Friday 7 September 2018

Renault Station Wagon

When I ordered the Chenard & Walcker van I also bought a 1:18 Renault Juvaquatre model 1951 station wagon. The station wagon was only introduced in 1950 a considerable time after the sedan Juvaquatre was launched in 1937! The model is made by French company Norev. As a metal diecast model it is quite heavy and makes a very sturdy impression. In this large scale diecast models can be made quite detailed and while small scale diecast models often have unrealistically soft details I don't think it is too obvious in 1:18. The car has interior detail, three opening doors and the bonnet opens too, revealing a detailed engine. 
A French model of a French car: the Renault Juvaquatre station wagon.

The car has good ground clearance and with the ability to carry some extra cargo in the rear compartement I thought the car would fit in as the local veterinary's vehicle. Being located in a rural area a veterinary would have enough work to do in Nystrup. 
Open driver's side front door showing interior detail.
 As opposed to the Chenard & Walcker van the Renault has no French features to be removed to fit in around Nystrup. Only the license plate will have to be exchanged with Danish ones. A slight toning down of chrome parts, and a light weathering of underside and lower sides as well as a few bags in the cargo area and the car should be ready for service.

As part of my testing if 16 mm scale is a viable scale for me to work in I have ordered a figure. In my view figures are a weak point of the scale, and the majority of the figures in the scale would never make into my ownership. I'm looking forward to see the figure as it may be a deciding factor if 16 mm scale is going to be a future scale for me.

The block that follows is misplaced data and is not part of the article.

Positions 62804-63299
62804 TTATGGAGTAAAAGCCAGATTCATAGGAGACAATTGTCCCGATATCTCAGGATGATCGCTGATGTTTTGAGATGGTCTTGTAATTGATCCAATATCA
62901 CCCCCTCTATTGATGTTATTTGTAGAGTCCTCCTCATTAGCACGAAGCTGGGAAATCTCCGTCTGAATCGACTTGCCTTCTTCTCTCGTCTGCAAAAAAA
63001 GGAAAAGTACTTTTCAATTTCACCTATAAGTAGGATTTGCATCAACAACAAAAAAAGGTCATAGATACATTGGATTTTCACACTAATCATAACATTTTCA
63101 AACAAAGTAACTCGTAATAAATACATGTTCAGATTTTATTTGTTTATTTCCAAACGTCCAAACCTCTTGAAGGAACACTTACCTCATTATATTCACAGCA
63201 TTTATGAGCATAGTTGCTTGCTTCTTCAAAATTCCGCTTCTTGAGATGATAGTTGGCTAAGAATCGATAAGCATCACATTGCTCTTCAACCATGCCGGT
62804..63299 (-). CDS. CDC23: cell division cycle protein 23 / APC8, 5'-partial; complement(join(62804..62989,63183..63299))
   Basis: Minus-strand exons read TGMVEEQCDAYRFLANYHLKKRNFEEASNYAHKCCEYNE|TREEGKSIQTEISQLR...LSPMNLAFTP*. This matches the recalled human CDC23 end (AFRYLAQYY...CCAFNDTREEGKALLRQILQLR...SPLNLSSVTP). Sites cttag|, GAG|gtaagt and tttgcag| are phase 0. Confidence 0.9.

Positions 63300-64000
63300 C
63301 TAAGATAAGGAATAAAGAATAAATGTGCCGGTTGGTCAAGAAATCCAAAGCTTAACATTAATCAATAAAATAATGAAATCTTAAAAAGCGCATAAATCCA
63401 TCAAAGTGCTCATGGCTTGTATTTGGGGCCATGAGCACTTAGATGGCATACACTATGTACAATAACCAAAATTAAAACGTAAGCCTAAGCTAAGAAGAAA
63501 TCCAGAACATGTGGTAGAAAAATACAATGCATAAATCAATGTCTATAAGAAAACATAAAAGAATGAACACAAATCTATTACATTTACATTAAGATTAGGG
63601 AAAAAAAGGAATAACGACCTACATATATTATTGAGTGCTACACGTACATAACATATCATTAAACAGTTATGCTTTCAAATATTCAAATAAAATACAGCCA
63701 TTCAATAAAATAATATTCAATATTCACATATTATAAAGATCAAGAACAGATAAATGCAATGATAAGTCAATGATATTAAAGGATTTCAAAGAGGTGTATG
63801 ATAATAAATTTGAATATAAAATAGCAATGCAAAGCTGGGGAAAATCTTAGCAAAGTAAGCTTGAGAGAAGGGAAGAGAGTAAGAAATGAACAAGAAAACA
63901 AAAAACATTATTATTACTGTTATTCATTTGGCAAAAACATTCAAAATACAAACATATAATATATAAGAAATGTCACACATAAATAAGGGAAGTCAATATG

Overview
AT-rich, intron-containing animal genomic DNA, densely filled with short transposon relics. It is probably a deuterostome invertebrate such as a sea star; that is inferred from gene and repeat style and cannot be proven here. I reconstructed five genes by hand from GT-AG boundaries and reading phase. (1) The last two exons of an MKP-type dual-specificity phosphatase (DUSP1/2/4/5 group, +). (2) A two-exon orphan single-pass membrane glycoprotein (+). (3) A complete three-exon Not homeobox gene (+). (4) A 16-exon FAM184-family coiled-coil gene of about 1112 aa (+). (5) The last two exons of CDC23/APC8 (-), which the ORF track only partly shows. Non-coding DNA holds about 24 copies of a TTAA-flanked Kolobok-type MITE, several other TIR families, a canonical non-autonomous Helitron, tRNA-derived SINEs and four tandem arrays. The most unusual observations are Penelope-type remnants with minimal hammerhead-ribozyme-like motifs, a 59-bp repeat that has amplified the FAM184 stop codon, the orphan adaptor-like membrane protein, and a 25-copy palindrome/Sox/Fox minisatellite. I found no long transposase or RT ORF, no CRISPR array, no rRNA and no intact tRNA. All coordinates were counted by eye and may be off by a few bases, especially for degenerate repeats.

1. This car could definitely belong to a veterinarian surgeon. As a young vet. in the 1960’s my dad drove several types of station wagons: First a Ford Taunus, then a Volvo and later a Saab. I can easily see the Renault packed with all sorts of vet-stuff. The equipment would essentially have been the same in the 50’s and 60’s. Metal and wooden boxes with all kinds of bandages, medicin and knives - strictly no-no for kids!

  2. Thanks for the info about your dad's vet cars. The Renault is currently dismantled for weathering and I hope to build a few boxes to be added before I close up the model. It's a pleasure to see that you have had energy to resume your blog. I'm a keen follower.

  3. Likewise! Don’t forget that veterinarian surgeons in those days had a special additional number plate. A black square plate with a Rod of Asclepius on a “V” - both in white. Doctors had a similar additional numberplate, but without the “V”. I’ve read somewhere that Midwives also had a special additional numberplate, but I don’t know what that looked like.

  4. More useful info! Thanks. I have still to find a picture of the plate you describe. On I have only managed to find black? vet-plates with a white cross. has no info on vet-plates. Do you have a picture or a link to one?